Arrested Form: Sculpture by the Texas Atomic Iron Commission at the Dishman Art Museum
The room is more than 10 feet tall and 20 feet long. It’s populated with tables, a chair, a lamp, books, a bowl of fruit, even a pair of boots. Landscape art decorates the walls. And every item in it, including the room itself, is made of cast iron and steel.
Ed Wilson’s “Ironist Interior,” is one of about 30 pieces by 15 artists on display at the Dishman Art Museum on the campus of Lamar University in “Arrested Form: Recent Sculpture by the Texas Atomic Iron Commission.” The exhibition opens with a reception at 7 p.m. Friday, April 1.
“Arrested Form” presents sculpture by Texas-based artists working in the medium of iron. The works explore themes of mapping, wonder and playfulness in sculptures that range from 8 inches to more than 12 feet in height.
“One of the most exciting things is the incredible variety of sculpture that people came up with,” said Jessica Dandona, art historian and director of the Dishman Art Museum. “Some seem almost toylike in their simplicity, while others are large installations like ‘Ironist Interior,’ that create entire sculptural environments.”
The exhibit also includes small-scale pedestal sculptures, many of which are “quite playful and tongue-in-cheek,” according to Dandona, in addition to a series of wall reliefs and a number of installations that Dandona refers to as “interactive works that come into your space.”
Officially founded in 2007, the Texas Atomic Iron Commission is a collaborative organization that brings together universities, industry, students and artists. The commission provides members with opportunities to network, exhibit their art and exchange ideas. In addition to Lamar, participating institutions include Abilene Christian University, Baylor University, Keen Foundry, St. Edward’s University, Texas A&M University-Corpus Christi, Texas Woman’s University and the University of Texas of the Permian Basin.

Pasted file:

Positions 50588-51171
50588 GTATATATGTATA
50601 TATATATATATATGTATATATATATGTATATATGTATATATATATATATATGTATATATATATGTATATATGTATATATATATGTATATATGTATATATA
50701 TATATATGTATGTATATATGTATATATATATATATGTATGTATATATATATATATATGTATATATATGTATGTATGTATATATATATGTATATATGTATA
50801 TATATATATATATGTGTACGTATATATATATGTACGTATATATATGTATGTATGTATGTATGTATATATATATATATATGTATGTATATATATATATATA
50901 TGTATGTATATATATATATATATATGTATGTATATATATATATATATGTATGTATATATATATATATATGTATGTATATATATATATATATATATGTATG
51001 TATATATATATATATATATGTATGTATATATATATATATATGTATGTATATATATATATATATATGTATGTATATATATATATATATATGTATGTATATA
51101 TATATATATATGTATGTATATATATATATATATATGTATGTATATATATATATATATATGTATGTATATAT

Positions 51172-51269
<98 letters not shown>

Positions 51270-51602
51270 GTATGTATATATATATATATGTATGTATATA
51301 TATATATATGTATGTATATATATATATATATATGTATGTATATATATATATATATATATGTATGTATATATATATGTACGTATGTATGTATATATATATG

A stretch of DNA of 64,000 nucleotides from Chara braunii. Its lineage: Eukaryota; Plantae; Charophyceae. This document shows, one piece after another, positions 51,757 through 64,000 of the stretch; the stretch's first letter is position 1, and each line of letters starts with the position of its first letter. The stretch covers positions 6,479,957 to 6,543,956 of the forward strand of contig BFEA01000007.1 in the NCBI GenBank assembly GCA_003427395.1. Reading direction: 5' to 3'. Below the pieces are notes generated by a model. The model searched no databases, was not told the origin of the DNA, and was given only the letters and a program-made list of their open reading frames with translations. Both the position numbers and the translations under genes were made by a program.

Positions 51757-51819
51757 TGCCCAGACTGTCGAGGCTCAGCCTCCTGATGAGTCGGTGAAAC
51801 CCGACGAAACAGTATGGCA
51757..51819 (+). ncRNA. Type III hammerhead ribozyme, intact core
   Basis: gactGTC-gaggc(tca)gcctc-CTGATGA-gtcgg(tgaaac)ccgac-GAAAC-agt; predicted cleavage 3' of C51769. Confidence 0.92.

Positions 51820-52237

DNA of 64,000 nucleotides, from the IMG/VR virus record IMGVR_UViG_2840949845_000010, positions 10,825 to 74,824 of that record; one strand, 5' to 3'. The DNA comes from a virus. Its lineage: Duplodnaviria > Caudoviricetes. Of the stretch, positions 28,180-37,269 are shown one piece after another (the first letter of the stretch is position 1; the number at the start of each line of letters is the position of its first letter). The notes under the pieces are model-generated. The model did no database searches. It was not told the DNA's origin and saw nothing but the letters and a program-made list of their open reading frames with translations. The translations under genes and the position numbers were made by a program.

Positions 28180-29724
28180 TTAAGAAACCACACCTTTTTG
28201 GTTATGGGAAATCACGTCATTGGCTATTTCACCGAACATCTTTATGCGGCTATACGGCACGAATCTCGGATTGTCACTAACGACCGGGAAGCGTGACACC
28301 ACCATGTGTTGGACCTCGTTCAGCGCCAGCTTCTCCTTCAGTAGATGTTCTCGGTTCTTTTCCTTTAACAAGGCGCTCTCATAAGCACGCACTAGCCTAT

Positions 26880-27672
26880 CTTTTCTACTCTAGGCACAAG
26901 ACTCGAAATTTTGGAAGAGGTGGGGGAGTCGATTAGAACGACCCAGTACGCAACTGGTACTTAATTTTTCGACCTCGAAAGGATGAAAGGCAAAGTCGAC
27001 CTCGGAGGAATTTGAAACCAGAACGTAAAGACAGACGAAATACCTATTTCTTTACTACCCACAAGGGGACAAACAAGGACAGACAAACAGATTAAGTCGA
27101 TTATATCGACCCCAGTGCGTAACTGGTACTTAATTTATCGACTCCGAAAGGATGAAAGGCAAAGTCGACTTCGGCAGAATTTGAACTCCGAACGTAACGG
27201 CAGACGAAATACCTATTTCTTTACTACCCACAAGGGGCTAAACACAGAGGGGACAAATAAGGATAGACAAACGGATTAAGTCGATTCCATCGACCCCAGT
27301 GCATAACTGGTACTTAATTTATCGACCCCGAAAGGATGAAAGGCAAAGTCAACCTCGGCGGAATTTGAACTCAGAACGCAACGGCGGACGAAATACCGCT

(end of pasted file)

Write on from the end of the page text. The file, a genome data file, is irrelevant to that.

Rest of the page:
The exhibition, which is co-curated by Dandona and Kurt Dyrhaug, associate professor of art, will highlight the challenging techniques behind the creation of contemporary metal sculpture by holding an iron pour on the lawn in front of the museum at the opening-night reception on April 1.
"Iron pours are extremely difficult and sometimes taxing, so it is very special and unusual that we are able to offer this demonstration,” said Dandona.
The iron pour will demonstrate the complex process by which most of the sculptures in the exhibition were created. The demanding procedure involves heating iron to 2,300 degrees Fahrenheit until it is molten and then pouring it into a mold to form a sculpture. Dyrhaug, along with other Lamar faculty and students, will start the furnace at 5 p.m. with the goal of having molten iron by 7:15 p.m. They will melt and pour 100 pounds of iron into premade molds. According to Dyrhaug, a typical iron pour would involve 1,000 pounds of iron. The iron will cool for about 20 minutes before Dyrhaug opens the molds to reveal the new sculptures.
“Traditionally, iron has not been a material to cast artwork with, like bronze,” said Dyrhaug. “But over the last 30 years, it’s become more prevalent, based on people in academia teaching these procedures and because it’s more affordable than bronze. ‘Arrested Form’ shows the different visions of a number of talented artists working in this new medium.”
Light refreshments will be served at the reception on April 1. The exhibition will run through April 21. Admission to the reception and the exhibition is free.
The Dishman Art Museum is open from 8 a.m. to 5 p.m., Monday through Friday, and is located at 1030 East Lavaca, Beaumont, Texas. Free museum-dedicated parking is available in front of the Dishman during museum hours. Call (409) 880-8959 for more information or visit lamar.edu/dishman.